© 2017 MRIC Global

Dr. Tsubokura's Radiation Lecture Vol.35

April 29, 2019

Author: Masaharu Tsubokura

Editors: Akihiko Ozaki M.D., Yuki Senoo

 

69. The exposure dosage determines the adverse health effects of radiation poisoning

 Unstable radioactive substances emit unneeded protons, neutrons, electrons and energy in the form of radiation to stabilize their nuclei.

 

However, radioactive substances are not able to emit protons, neutrons, electrons randomly, and the type and the number of particles emitted are unique to each substance.  For example, 2 protons and neutrons, 1 electron, or a certain amount of energy are emitted by alpha, beta, and gamma rays, respectively.

 

As another example, radium and radon, which are naturally-occurring radioactive substances found in hot springs, are known to emit alpha rays.

Potassium, an element found in many foods, emits beta and gamma rays. Furthermore, radioactive cesium emits beta and gamma rays, while strontium emits beta rays.

 

Regardless of their sources, whether it is naturally occurring or artificial, all radioactive substances emit either alpha, beta, or gamma rays. The health effects of radiation are thus influenced by the amount of radiation exposure.

 

70. The intensity of radiation is measured to identify radioactive substances

 All elements are collections of small particles called protons, neutrons, and electrons. The numbers of these particles in radioactive substances are unbalanced, and these substances become unstable and emit unneeded protons, neutrons, and electrons to stabilize their nuclei; each emission spectrum is unique to the element.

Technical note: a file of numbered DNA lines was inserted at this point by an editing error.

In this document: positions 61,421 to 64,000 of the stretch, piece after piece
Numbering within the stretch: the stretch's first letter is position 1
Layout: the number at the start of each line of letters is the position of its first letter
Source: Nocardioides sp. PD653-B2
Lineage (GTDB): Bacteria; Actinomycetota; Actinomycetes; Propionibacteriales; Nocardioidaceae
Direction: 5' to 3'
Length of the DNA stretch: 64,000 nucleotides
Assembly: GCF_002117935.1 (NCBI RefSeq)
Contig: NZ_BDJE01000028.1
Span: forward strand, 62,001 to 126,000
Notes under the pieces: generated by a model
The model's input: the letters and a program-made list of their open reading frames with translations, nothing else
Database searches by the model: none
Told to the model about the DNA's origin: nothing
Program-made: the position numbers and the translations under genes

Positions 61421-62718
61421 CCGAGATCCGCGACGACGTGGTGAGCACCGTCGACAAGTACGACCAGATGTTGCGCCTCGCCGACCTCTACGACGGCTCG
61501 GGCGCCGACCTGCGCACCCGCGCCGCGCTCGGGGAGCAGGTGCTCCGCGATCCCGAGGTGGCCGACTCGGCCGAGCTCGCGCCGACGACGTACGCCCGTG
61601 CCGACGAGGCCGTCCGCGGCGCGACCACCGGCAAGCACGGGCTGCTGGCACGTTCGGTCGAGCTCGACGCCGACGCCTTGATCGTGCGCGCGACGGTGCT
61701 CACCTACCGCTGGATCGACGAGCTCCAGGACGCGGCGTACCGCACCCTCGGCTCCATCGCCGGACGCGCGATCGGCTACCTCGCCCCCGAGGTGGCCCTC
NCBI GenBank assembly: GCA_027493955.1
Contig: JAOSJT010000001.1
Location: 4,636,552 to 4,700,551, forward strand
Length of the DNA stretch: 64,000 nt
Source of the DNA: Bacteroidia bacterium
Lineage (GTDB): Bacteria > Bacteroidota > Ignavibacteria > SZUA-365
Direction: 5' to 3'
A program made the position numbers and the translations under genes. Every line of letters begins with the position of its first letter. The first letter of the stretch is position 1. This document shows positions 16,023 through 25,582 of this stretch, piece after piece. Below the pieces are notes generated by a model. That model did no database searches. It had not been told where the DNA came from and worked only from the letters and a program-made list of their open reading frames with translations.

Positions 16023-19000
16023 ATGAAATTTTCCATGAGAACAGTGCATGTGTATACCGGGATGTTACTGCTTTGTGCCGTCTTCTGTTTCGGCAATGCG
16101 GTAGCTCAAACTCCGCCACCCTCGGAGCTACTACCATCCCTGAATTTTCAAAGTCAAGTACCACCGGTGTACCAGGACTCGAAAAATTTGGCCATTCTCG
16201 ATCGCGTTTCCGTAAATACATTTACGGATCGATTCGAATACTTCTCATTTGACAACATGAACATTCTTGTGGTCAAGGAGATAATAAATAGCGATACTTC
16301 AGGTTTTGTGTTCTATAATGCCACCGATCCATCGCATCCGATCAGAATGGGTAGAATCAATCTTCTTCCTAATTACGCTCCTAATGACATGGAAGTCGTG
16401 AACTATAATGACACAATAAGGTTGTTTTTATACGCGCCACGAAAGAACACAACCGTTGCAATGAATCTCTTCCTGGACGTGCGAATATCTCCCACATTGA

In addition, the intensity of the emitted energy (gamma ray) is also unique to each radioactive substance. In other words, a particular radioactive substance always produces exactly the same level of energy or gamma ray.

 

Food radiation monitoring and safety inspections are conducted utilizing this property.

 

By measuring the intensity of emitted gamma rays, food radiation detectors are able to separate the gamma rays produced by cesium-137 from those of potassium-40, which is a naturally occurring radioactive substance.

 

Radioactivity in food is interpreted as negative when potassium-40 is detected but cesium-137 is not.

 

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The Japanese version of the manuscript was originally published in Fukushima Minyu, a local newspaper in Fukushima prefecture, Japan, on May 1st and 8th 2016 was reproduced for MRIC Global under the author's permission.

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